Read also: The heritage restoration of Sawantwadi Palace is inspired by the game Janjiva, a Persian card game

Stanzin Chozang, founder and creative director of Chozang Design Associates

“At first, I worked for free,” Zhuzang says with a laugh. It was 2014. He had returned to Leh after a stint at New Delhi-based Pradeep Sachdeva Design Associates. At that time, Ladakhis did not employ an architect, explains Chuzang. Instead, they built homes using genetic knowledge. This has changed over time, and what has also changed is Zhuzhang’s own view on materialism. “I realized that cement did not support thermal comfort. I would be cold, and my father’s room, made of mud brick, would be warm. This prompted him to turn to natural materials, which he uses in contemporary ways. “Instead of a paint finish, I use a mixture of multan “Mitte and waterproofing.” A little bit of old and a little bit of new. “It’s sustainable and can be retrofitted inexpensively.”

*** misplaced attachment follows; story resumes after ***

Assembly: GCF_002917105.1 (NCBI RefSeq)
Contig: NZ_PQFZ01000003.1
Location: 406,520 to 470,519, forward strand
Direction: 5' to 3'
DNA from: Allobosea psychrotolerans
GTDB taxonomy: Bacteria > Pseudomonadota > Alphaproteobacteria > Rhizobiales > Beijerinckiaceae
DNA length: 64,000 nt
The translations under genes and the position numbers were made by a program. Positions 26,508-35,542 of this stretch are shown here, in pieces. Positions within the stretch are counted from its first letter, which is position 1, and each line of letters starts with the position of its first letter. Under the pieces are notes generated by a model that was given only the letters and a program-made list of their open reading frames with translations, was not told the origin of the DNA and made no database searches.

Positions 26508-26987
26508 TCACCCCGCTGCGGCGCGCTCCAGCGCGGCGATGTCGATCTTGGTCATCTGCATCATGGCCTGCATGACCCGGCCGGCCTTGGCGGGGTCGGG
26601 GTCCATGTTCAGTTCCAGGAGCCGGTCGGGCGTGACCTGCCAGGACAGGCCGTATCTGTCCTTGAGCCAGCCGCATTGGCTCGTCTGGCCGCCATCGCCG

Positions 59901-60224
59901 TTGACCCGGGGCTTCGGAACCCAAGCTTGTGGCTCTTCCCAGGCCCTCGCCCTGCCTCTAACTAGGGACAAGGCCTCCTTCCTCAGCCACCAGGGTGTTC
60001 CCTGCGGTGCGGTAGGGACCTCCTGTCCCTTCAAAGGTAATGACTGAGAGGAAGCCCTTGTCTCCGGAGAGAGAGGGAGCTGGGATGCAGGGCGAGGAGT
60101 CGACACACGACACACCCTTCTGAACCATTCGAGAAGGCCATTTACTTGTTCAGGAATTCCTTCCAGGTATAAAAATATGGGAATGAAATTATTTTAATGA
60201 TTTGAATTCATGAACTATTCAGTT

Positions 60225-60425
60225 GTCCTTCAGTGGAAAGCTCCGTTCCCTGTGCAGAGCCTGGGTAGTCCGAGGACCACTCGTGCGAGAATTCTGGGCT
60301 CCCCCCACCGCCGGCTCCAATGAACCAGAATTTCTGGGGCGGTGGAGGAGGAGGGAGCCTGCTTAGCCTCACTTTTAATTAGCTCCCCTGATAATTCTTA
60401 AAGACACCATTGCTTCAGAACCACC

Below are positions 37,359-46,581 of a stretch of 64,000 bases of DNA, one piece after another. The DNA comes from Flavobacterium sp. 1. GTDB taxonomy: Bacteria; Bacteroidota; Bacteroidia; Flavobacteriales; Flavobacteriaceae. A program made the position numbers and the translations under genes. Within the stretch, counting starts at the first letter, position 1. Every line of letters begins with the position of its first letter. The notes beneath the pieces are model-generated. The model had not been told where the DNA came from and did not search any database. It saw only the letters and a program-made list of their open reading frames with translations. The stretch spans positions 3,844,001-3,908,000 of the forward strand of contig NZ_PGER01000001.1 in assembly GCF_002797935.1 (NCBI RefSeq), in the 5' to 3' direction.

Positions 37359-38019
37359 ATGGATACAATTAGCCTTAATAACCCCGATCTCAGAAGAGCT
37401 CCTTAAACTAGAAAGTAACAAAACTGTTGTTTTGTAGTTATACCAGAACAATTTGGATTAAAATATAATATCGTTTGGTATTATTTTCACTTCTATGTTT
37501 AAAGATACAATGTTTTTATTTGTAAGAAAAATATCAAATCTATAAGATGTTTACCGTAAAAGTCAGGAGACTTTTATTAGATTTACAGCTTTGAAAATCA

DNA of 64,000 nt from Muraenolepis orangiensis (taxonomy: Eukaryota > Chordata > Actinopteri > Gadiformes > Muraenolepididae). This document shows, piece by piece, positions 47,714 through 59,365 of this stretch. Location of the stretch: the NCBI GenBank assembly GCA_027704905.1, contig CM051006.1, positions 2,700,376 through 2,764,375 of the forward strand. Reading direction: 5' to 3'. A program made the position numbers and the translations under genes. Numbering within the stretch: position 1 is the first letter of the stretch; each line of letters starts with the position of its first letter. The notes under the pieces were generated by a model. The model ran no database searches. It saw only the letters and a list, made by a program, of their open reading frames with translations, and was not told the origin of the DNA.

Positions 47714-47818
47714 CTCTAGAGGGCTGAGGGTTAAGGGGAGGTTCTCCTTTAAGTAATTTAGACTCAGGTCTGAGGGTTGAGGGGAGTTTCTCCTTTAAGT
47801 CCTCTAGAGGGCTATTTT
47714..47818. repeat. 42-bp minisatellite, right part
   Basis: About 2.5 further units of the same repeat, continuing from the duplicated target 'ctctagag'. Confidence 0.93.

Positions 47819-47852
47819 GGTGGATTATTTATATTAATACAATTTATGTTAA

Catherine Alley and Tsering Angtak, Cal

“Our medium is textile, but our interest is culture, which has deep roots,” says Alieh, who met her husband and business partner Angtak in 2014, while on a research trip to Changthang. Allié went to buy wool from Angtak’s brothers who were Changpa’s nomadic herders. Now they run KAL from their home in Choglamsar. They get the wool of sheep, mutton and yak directly from Kharnak, the home of Angtak. They are dyed using natural materials and woven into scarves, rugs and throws by women from the local Bedouin community. Allie says their next big plan is to work with men, explaining that men and women fit in differently according to social codes. “Our goal is also to revive the textiles that were associated with the nomadic lifestyle and use them in furnishings so that we can keep them alive.”